Powdery Mildew of Cucumber

By Andy Wilson, Extension Specialist

Fall is a good time for vegetable gardening in Pinellas County and cucumbers are one of the many vegetables that can be grown now. Cucumbers are not difficult to grow but, as with other vegetable crops, some problems can occur. One of the most common disease problems of cucumbers is powdery mildew. We usually receive many samples of this disease during the fall through spring vegetable gardening seasons at our Lawn and Garden Help Desk.

Powdery mildew is one of the easier to diagnose diseases due to the distinctive white fungal growth it produces. This growth resembles a fine dusting of talcum powder over the leaves. Heavily infected leaves turn brown, shrivel and die.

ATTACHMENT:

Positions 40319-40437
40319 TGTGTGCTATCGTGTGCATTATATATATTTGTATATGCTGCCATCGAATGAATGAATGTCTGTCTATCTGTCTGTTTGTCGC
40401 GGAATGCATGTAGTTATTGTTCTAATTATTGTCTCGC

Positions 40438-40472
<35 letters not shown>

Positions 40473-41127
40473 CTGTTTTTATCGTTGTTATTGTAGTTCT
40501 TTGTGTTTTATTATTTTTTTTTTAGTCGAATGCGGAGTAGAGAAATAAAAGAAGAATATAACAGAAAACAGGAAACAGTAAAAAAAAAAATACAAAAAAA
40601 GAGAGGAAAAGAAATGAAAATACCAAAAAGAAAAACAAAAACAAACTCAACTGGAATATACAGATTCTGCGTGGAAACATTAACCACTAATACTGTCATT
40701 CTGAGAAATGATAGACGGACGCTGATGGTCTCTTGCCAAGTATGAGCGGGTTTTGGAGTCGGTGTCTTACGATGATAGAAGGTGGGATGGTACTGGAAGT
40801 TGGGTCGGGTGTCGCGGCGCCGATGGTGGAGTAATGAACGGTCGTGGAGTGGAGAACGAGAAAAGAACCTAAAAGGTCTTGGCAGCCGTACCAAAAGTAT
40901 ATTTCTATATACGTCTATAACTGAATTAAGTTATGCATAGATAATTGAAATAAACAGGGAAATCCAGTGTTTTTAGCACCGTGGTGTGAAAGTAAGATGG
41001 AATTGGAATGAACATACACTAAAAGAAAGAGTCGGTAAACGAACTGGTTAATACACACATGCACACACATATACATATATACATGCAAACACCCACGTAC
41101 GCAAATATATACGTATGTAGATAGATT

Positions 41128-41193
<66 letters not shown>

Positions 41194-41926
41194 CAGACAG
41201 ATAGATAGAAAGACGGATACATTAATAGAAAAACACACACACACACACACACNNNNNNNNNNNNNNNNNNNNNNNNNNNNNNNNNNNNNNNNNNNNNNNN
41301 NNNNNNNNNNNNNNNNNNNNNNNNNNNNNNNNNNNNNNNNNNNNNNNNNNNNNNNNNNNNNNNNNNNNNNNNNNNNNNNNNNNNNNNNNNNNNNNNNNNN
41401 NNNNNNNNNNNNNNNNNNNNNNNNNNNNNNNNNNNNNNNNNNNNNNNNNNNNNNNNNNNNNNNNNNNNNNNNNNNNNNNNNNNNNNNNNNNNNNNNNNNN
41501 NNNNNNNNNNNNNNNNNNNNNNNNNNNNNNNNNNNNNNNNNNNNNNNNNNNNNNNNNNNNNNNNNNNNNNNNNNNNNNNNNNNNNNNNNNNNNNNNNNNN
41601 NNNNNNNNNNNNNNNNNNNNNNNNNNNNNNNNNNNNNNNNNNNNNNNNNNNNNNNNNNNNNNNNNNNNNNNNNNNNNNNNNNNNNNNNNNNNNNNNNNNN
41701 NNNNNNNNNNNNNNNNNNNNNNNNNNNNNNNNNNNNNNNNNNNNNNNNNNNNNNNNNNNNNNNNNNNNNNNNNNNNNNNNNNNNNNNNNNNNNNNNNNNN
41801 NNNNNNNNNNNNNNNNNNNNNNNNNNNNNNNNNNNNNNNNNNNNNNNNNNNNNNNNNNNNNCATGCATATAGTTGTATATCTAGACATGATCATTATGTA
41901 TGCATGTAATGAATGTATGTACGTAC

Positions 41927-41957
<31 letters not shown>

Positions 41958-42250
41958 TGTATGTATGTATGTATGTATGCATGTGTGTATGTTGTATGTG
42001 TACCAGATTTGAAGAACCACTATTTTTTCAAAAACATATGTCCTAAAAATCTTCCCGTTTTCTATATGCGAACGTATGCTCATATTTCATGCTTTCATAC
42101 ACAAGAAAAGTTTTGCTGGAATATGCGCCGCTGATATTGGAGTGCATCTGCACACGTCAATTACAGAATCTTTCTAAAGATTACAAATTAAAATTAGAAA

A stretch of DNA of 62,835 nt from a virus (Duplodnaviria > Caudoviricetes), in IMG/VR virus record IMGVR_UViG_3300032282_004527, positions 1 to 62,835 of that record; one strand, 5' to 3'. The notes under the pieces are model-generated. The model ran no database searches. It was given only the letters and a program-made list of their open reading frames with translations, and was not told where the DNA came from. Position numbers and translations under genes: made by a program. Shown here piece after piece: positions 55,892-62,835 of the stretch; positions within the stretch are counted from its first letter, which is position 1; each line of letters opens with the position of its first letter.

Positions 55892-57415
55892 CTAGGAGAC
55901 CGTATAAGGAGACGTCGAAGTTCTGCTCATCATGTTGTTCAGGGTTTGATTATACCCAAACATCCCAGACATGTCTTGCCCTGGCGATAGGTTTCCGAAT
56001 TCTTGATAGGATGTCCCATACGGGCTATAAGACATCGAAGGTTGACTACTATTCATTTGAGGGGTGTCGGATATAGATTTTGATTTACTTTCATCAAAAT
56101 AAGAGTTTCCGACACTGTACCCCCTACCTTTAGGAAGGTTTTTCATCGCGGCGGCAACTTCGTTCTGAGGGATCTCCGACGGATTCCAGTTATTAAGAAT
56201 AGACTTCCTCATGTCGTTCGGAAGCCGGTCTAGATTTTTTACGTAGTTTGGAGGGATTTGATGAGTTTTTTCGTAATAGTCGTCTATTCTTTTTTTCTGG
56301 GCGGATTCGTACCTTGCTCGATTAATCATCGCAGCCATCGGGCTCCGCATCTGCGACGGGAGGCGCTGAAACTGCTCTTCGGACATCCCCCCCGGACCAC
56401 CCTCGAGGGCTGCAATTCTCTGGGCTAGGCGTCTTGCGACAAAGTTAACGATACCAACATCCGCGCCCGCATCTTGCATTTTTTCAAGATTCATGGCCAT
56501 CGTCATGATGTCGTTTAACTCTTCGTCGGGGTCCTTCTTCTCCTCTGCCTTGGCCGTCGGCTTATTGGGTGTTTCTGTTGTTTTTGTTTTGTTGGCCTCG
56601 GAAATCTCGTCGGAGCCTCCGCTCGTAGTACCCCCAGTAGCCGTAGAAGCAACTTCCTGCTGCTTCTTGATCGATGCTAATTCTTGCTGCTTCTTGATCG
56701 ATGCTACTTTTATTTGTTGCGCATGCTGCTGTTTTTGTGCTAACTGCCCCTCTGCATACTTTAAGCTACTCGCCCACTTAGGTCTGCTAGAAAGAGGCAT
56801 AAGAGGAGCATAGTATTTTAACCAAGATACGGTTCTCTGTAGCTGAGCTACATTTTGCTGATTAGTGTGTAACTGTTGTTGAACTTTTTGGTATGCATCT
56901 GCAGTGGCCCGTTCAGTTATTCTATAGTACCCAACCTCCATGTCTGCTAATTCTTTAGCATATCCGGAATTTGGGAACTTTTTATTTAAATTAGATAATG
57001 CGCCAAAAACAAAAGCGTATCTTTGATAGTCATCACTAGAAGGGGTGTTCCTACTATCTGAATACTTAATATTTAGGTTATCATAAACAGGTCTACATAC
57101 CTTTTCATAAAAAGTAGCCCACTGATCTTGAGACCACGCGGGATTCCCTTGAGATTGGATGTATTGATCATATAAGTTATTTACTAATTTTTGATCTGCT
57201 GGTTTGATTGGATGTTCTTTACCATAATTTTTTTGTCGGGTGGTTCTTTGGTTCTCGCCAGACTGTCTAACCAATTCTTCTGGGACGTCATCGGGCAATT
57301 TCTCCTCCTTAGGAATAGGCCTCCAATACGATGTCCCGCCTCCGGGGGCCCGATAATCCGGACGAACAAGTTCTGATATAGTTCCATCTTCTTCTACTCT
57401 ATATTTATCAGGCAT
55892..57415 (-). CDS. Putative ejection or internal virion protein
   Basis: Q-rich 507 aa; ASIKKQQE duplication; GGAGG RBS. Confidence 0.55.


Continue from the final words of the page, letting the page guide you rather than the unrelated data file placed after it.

Where possible, select cucumber varieties that are known to be resistant to powdery mildew. Also, keep the plants adequately fertilized. Cucumber plants that are suffering from nutrient deficiencies tend to be more vulnerable to attack by powdery mildew than healthy plants.

Among the fungicides that can be applied to cucumbers in the home garden to control powdery mildew are copper fungicides and neem oil. Neem oil may harm bees and other beneficial insects. Be sure to read and follow all label directions. For more information on disease control on cucumber see this fact sheet: http://edis.ifas.ufl.edu/PG046


Posted: October 30, 2009

Category: Home Landscapes, Pests & Disease
Tags: Fungus

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